As deadly hostilities enter a third week, UN Secretary-General Antonio Guterres is sending an envoy to the Sudan region amid the “unprecedented” situation there, his spokesman said Sunday.
The announcement came as the army and heavily armed paramilitaries in Khartoum continued fighting, even as a widely breached cease-fire was extended for 72 hours.
UN emergency relief coordinator Martin Griffiths, who will serve as the envoy, said in a separate statement Sunday that Sudan’s “humanitarian situation is reaching breaking point.”
“I am on my way to the region to explore how we can bring immediate relief to the millions of people whose lives have turned upside down overnight,” he said.
However, massive looting of humanitarian offices and warehouses had “depleted most of our supplies. We are exploring urgent ways to bring in and distribute additional supplies,” he said.
The “obvious solution,” he added, would be to “stop the fighting.”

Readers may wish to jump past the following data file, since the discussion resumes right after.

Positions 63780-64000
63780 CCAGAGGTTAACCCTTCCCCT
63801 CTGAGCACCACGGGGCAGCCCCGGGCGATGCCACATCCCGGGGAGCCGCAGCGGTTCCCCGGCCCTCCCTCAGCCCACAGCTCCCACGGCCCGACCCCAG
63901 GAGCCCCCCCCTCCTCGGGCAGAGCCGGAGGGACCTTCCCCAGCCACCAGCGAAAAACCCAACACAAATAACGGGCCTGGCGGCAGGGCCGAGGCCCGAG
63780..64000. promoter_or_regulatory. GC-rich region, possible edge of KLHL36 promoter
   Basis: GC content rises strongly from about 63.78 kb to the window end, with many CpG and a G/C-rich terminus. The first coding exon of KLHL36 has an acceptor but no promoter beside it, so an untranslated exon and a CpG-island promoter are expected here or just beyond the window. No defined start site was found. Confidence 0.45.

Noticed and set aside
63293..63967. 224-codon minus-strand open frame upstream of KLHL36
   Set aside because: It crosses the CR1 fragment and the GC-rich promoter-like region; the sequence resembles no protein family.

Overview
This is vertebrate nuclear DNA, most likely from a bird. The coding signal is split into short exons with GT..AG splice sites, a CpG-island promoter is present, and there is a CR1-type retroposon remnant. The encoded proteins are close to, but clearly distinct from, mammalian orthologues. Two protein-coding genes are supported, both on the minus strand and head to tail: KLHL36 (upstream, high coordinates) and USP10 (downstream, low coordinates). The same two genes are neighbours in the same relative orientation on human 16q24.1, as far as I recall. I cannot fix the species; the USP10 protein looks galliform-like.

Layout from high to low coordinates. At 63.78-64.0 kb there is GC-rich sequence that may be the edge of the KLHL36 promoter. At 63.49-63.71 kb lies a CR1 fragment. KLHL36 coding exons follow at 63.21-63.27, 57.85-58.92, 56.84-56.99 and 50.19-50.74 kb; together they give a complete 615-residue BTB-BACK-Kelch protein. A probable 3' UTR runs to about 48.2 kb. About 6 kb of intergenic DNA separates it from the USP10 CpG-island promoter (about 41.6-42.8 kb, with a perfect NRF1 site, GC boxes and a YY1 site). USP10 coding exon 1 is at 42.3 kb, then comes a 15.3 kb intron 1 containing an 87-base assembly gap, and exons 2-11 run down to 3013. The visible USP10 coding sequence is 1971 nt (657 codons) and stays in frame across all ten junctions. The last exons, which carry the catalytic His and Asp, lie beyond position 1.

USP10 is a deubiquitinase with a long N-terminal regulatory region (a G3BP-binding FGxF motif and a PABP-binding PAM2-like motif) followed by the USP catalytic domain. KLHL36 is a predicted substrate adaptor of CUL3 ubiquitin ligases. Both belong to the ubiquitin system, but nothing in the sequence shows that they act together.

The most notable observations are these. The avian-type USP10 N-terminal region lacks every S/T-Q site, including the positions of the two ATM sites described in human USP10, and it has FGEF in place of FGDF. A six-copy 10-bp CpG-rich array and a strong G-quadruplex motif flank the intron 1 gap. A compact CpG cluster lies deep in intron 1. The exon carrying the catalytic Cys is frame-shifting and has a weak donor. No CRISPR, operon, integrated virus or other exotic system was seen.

More than 500 people have been killed and tens of thousands of people forced to leave their homes for safer locations within the country or abroad since battles erupted on April 15.
“In light of the rapidly deteriorating humanitarian crisis in Sudan,” spokesman Stephane Dujarric said in a statement announcing Griffiths’ deployment, the envoy would travel “to the region immediately.”
“The scale and speed of what is unfolding is unprecedented in Sudan,” his statement said. “We are extremely concerned.”
Griffiths said that families were struggling to access water, food, fuel and other commodities, with some unable to relocate due to the cost of transportation out of the worst-hit areas.
Urgent health care, he said “is severely constrained, raising the risk of preventable death.”
Five containers of intravenous fluids and other emergency supplies were docked in Port Sudan awaiting clearance by authorities, he added.